Sunday, 2 February 2014

The unnecessary shame of using formula

Image taken from this site


Any mum who has ever formula fed will know exactly what THAT look is. They will know what it is like to sit in a mum's group amd be asked "but why aren't you breastfeeding?" Or "don't you want to do the best for your child?" Then there is the damn right obnoxious rolling of eyes and looks of judgement others prefer. Formula feeding your child does not make you a bad parent. Leaving your child to go hungry so you can take the moral high ground or driving yourself insane after weeks of not being able to breastfeed efficiently makes you a bad parent.

When I was pregnant I knew that I wanted to breastfeed. I read articles online and bought all the pads and creams in preparation, but what I wasn't ready for was a baby that just didn't want to latch. After the emergency caesarean that shot the Mini Grumpy Egyptian into our lives, I was in shock not just from the surgery but the realisation that I was now a mother. After being wheeled into my hospital room, a scrunched up ball of baby was thrust into my arms, my gown pulled down and her face shoved in the direction of my boob. There was no magic moment of her searching for my boob or latching on immediately, in fact I remember having to literally stick it in her face! 

We did manage to breastfeed, but the bad latch continued and after 2 weeks she had struggled to gain back her birth weight. I started pumping so I could supplement her with a bottle of my milk rather than turning to formula. Things didn't get easier but she began putting weight on. I remember crying down the phone to my mum one day in agony and sheer disappointment that breastfeeding wasn't turning out to be that amazing experience I had read about. When we got to the UK, I asked my health visitor about the Mini Grumpy Egyptian's slow weight gain and voiced concerns that I was feeling the stress of cluster feeding. I was told she was gaining at a steady rate and didn't need to have formula.

I was never asked whether I NEEDED - for my own sanity - to give her formula. I couldn't bring myself to say that I thought I needed to introduce formula once or twice a day so that I could relax for just a moment and allow someone else to deal with a feed. There was this shame in the back of my mind that if I said that then I wasn't being a good mum. After all we are meant to sacrifice ourselves for our children, but what about a little me time? Is that being selfish or by doing so would I be a better more relaxed mum?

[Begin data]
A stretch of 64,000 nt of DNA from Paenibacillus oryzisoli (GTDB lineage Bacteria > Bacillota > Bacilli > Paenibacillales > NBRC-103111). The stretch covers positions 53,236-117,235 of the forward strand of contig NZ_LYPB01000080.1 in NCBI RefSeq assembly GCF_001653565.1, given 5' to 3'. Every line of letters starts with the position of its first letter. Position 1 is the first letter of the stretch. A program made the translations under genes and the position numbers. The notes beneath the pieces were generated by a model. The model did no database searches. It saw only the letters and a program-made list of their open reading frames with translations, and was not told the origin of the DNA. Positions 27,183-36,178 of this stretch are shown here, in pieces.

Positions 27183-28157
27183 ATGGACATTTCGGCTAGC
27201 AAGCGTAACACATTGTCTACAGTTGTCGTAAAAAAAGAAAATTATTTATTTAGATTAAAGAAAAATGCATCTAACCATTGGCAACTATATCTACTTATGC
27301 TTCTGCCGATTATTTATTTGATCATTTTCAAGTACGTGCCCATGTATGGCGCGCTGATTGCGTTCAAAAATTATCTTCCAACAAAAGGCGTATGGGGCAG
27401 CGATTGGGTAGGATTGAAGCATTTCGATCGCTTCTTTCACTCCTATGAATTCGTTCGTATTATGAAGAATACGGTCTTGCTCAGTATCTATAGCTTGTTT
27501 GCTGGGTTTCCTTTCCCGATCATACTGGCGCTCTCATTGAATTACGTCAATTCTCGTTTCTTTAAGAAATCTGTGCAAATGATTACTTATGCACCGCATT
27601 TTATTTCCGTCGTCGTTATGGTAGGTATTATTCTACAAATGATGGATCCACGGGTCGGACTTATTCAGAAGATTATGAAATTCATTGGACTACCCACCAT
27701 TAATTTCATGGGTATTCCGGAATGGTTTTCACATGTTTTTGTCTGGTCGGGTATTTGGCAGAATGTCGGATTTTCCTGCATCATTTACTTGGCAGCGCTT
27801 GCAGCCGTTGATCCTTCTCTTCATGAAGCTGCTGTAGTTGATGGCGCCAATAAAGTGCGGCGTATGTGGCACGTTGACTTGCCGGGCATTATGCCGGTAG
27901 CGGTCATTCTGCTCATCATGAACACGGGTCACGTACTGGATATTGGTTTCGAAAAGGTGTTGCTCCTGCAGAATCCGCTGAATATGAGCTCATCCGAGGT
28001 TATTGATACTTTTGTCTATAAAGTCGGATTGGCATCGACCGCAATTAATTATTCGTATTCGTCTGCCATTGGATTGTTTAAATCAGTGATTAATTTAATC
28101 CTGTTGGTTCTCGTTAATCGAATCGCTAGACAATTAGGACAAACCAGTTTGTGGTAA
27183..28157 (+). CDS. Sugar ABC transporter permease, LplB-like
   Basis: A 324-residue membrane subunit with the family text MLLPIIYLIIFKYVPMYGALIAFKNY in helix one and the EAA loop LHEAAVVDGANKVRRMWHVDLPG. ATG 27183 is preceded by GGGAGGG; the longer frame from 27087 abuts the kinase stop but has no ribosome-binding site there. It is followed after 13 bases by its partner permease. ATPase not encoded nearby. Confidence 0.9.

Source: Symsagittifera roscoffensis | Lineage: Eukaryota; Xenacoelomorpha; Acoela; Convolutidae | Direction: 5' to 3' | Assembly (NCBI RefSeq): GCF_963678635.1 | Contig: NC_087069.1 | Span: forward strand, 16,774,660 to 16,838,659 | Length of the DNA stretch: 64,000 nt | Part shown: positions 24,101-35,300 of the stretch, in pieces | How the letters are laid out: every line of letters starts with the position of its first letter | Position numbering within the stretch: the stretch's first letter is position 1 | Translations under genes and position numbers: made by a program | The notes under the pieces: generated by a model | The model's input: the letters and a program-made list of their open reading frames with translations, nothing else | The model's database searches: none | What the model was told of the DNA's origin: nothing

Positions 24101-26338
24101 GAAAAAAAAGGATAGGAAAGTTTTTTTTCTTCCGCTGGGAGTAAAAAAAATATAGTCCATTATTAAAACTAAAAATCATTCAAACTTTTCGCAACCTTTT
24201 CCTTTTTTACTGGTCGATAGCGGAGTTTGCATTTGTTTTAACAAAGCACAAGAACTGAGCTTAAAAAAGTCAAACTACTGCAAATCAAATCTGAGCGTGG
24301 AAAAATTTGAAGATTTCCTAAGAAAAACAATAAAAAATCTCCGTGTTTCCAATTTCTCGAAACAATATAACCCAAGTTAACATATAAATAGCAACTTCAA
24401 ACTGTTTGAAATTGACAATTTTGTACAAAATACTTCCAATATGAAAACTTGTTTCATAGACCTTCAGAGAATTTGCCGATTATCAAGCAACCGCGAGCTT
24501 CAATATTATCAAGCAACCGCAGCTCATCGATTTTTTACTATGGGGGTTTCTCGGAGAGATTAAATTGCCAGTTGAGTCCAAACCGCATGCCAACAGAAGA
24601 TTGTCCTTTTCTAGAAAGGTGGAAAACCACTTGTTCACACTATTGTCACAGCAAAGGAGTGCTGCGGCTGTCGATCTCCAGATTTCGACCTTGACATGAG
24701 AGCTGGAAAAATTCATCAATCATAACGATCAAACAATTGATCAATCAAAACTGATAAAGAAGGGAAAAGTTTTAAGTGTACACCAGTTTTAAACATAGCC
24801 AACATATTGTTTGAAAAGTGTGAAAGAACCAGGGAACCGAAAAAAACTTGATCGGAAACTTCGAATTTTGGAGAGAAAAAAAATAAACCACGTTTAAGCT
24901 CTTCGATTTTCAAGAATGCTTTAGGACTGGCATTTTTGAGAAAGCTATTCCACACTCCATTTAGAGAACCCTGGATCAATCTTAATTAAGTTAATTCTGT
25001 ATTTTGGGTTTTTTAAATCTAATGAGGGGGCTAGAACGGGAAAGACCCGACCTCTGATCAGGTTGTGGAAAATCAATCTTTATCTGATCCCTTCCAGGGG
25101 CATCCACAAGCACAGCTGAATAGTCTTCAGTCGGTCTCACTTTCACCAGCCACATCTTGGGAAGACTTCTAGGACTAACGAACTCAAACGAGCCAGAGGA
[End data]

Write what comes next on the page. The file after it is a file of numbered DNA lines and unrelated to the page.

When the Mini Grumpy Egyptian was five and a half months old, I gave in. I went to Boots and bought some formula. She drank it so fast and her weight began to follow a proper pattern! I started on 120ml a day and increased to around 180ml a day with breastfeeds when required. I'm more relaxed as it means someone else can feed her while I pop the washing in or eat my lunch. She seems fuller and now that she is on 3 meals a day, her sleeping patterns have got less erratic. 

I have friends who wanted to breastfeed, but weren't able to despite their best efforts as well as friends who chose not to breastfeed for personal reasons. And I tell you what.... They are bloody good parents. This post isn't meant to mock those that solely breastfeed - congratulations by the way - but I'm sorry to say I don't believe it makes you a better parent than someone who doesn't. Breast is as we all know best, but it doesn't give you the right to judge those who don't or indeed can't. So take a moment next time you are about to say something about a mum who is formula feeding and think about how you might be about to make them feel.


The Egyptian Mummy


27 comments:

  1. TBH I feel that breastfeeders get a bad time because people who want to breastfeed either don't get the right support or just decide they don't want to and so then feel guilty for stopping. I think everyone should have a choice. Now my choice was to breastfeed my babies and you know what I had to fight for that right too - it's never easy whatever we decide, I just think we should all support each other whatever their choices.

    ReplyDelete
    Replies
    1. I agree with you about how important the support angle is because I felt I was almost pushed/guilt tripped into continuing! That guilt shouldn't exist as long as you're doing what's right for you and baby.

      Delete
    2. I agree and I think it is the mothers themselves who should decide what that is either way

      Delete
  2. I agree with this so much as a mum who couldn't breast feed due to medications. I was made to feel inferior.

    ReplyDelete
    Replies
    1. I bet you're a damn good mum though :)

      Delete
  3. I had a very similar problem with my 1st baby, although I never lasted as long as 5.5 months!! He had formula after 3 weeks, he just wouldn't latch properly after he had a difficult birth too and it felt like a massive struggle and fight to get him to latch and feed every time. My 2nd baby I also didn't bf for long at all, its only my 3rd who I have bf exclusively and now he has ended up going extended breastfeeding. I need to wean him off now!! I don't judge anyone as I have been on both sides of the breastfeeding/formula feeding thing.

    ReplyDelete
    Replies